YC-Backed Parse Bets On Windows 8, Supports Back-End Development For Its Apps

Next Story

The Television Is No Longer The “Babysitter”, Kids Are Getting More Interactive Thanks To The iPad

Even though Microsoft has had a hell of time catching up with Google and Apple as tablet sales have eaten into PC marketshare, there is some hope. There are startups betting that the new Windows 8 OS will keep help Microsoft’s developer ecosystem relevant, if not make it stronger.

Parse, a YC-backed startup that eases back-end mobile app development, is releasing an SDK for Windows 8.

“We think Windows 8 will be an important contender and we want our existing clients to be able to build apps on Day One,” said co-founder Ilya Sukhar. “People in the Valley don’t quite realize how big the Microsoft developer ecosystem and how entrenched it is in many big enterprises.”

Developers writing in a .NET language such as C# or Visual Basic can use access all of the same Parse features that Android or iOS developers can. Alternately, they can use it even if they’re writing in JavaScript. Parse supports special .NET features like LINQ as well.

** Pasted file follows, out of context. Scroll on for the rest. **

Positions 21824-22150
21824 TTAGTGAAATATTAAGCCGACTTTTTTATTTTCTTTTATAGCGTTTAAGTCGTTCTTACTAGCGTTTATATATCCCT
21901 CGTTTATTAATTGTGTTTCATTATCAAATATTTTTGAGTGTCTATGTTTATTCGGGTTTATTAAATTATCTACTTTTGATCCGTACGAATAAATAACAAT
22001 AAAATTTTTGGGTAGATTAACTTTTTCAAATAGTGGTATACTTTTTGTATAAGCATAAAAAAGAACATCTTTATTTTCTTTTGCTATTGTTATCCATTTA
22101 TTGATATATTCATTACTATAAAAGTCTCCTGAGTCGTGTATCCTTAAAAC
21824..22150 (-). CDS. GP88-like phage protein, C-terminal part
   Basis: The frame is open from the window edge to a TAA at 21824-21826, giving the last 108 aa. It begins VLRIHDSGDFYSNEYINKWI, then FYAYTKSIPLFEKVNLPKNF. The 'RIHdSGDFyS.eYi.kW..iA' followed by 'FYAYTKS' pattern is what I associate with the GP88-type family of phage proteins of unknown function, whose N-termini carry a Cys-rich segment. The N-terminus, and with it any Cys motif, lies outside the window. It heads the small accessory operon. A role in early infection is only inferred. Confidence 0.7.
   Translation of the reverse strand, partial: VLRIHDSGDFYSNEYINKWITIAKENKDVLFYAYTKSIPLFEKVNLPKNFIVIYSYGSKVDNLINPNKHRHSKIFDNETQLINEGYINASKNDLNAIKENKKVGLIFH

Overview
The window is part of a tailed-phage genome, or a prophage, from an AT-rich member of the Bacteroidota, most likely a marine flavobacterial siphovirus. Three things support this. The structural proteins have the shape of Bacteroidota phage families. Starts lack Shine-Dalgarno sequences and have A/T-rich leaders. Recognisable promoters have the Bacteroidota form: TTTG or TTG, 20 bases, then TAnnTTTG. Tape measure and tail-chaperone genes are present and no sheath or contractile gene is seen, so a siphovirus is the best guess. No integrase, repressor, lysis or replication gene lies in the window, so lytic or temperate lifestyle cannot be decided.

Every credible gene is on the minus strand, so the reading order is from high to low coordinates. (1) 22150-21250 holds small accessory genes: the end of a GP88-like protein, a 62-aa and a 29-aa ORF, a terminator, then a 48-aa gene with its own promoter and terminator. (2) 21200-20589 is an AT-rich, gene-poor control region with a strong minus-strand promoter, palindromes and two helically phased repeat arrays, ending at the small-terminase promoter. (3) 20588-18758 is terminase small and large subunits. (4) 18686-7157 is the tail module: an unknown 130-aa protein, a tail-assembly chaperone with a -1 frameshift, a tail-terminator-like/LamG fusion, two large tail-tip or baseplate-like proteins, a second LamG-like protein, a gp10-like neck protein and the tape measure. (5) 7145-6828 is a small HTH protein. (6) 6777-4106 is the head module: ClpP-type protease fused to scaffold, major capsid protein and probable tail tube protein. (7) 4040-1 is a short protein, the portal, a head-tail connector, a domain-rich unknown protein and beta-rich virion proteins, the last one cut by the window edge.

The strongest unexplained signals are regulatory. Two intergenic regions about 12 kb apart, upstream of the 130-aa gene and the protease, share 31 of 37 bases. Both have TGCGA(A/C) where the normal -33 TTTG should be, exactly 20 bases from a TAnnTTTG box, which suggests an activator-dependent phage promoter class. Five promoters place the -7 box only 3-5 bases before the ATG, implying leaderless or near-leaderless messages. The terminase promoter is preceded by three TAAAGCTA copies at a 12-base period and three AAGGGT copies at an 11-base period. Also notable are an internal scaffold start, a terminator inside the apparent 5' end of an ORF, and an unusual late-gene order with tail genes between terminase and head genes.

“There’s this whole pool of enterprise developers who love C# who have been chomping at the bit,” Sukhar said. “Plus the Surface tablet looks great.”

Parse, which has billed itself in the past as the “Heroku for mobile”, takes care of common back-end issues that many mobile developers face like how to handle storage, user authentication and push notifications.

Sukhar said the company has entered a “hyper-growth” phase. He said Parse doubled revenue last month and is still growing 30 percent month-over-month in terms of apps and traffic. The company is supporting about 40,000 apps and roughly the same number of developers. They’re adding a sales team to help accelerate that growth.

Parse has a freemium model, with a free basic version and then higher tiers of service that cost anywhere from a few hundred to a few thousand dollars per month.

The company is backed with $7 million funding from Ignition Partners, Google Ventures, Menlo Ventures and YC partners like Aaron Iba and Garry Tan. Sukhar said the company’s still undecided about doing a Series B round.

“We’re not talking to anyone actively. We’re holding off and trying to stay focused,” Sukhar said.